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Migratory imaginations: The commodification and contradictions of shade grown coffee

Published online by Cambridge University Press:  29 November 2006

Department of Anthropology, University of Kentucky, 203B Lafferty Hall, Lexington, KY 40506-0024,
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In recent years the consumption of shade grown coffee has expanded rapidly in North America, becoming an established sector of the growing green products market. The certified shade grown coffee market is influenced by North American fantasies of pure, untouched nature and romantic portrayals of small coffee farmers as natural conservationists, eager to protect birds, biodiversity, and natural resources. These Northern constructions of habitat and eco friendly agricultural production directly influence the regulations constituting the shade grown certification system. Consequently, farmers seeking shade grown certification and access to the sustainable coffee market confront a rigid certification system whose requirements may appear irrational and excessive within a local agricultural system.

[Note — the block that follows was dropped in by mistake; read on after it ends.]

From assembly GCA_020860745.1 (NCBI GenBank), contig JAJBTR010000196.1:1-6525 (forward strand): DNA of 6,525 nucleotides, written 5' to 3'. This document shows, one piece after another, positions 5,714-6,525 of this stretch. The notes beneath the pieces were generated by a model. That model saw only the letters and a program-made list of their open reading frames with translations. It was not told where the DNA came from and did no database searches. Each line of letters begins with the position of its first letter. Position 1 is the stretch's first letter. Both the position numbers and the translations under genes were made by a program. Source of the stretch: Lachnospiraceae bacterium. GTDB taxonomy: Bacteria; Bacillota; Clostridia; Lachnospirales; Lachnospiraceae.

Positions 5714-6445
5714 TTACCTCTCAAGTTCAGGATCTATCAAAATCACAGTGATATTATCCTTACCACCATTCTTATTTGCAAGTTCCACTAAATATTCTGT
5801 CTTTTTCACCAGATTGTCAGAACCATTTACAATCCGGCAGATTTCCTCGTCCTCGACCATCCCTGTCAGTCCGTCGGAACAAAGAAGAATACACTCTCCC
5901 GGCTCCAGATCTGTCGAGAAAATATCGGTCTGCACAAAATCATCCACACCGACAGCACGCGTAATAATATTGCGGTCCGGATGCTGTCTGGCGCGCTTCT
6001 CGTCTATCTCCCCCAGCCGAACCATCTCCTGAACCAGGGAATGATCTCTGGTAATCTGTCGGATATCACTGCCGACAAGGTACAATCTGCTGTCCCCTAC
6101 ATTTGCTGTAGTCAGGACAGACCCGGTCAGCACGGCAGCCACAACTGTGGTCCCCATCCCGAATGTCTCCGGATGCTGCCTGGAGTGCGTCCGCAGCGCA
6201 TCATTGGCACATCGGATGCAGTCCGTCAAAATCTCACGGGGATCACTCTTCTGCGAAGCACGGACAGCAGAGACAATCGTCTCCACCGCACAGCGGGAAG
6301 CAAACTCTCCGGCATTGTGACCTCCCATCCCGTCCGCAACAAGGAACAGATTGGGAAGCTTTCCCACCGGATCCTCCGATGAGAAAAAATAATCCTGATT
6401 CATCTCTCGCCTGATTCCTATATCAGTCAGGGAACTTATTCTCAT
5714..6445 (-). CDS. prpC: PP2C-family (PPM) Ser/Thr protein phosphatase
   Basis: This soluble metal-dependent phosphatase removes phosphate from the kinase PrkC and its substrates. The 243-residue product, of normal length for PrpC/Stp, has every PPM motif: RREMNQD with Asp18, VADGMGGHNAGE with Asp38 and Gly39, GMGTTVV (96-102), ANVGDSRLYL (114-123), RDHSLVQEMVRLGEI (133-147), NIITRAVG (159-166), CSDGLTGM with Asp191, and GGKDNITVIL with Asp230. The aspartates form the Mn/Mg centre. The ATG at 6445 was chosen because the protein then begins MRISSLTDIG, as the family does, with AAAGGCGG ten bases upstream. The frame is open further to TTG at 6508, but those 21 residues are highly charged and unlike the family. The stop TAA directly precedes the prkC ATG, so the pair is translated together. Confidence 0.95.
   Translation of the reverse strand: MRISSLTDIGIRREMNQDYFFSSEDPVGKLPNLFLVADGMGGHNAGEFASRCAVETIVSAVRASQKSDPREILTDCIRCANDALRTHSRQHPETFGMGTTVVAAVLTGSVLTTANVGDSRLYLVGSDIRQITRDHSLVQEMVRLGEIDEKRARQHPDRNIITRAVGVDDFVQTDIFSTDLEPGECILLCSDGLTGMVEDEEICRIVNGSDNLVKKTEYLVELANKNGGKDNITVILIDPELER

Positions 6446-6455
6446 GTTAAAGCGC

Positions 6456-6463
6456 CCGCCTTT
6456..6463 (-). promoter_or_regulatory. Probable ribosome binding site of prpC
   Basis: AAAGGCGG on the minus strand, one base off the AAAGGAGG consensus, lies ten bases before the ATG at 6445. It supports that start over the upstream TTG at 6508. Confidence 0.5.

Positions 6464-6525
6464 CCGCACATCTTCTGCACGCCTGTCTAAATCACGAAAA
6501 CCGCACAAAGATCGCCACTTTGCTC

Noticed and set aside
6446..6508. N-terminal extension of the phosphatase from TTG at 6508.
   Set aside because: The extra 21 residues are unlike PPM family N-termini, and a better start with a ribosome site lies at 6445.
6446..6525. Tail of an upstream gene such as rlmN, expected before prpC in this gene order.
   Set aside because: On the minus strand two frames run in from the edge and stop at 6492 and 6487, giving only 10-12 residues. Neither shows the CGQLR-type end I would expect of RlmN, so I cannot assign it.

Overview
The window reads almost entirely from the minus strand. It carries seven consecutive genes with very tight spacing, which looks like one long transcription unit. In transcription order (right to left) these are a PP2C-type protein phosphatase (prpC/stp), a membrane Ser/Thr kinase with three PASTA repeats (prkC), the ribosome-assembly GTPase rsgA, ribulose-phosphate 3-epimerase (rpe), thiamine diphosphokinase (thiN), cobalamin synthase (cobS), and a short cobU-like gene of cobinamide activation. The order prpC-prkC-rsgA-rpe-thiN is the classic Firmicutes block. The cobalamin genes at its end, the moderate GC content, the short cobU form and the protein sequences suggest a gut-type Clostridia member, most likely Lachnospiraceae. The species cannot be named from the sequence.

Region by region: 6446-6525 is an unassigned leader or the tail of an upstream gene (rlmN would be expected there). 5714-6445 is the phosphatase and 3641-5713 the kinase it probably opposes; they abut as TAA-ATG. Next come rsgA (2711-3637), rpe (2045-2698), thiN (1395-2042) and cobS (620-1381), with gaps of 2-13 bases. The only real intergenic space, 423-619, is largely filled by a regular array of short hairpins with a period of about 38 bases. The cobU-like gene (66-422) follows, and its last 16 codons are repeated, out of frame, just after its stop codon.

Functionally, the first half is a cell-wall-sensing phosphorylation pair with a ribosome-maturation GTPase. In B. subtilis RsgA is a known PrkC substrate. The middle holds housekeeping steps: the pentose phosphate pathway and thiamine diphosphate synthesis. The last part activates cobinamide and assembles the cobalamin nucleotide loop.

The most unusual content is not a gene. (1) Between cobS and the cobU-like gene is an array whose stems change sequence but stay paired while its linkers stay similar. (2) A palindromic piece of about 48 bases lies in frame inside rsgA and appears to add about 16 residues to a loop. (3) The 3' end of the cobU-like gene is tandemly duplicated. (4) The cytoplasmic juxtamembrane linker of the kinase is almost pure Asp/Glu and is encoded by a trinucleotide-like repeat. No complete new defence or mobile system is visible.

Research Article
Cambridge University Press 2006

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This research was generously supported through a University of Kentucky Summer Faculty Research Fellowship; a Fulbright-Hays Doctoral Dissertation Research Grant; a Wenner-Gren Foundation for Anthropological Research Grant; and an Emory University Fund for Internationalization Doctoral Dissertation Research Grant. I would like to thank Ismael Vaccaro, the editor of Social Anthropology, Peter Pels, and anonymous reviewers for their suggestions.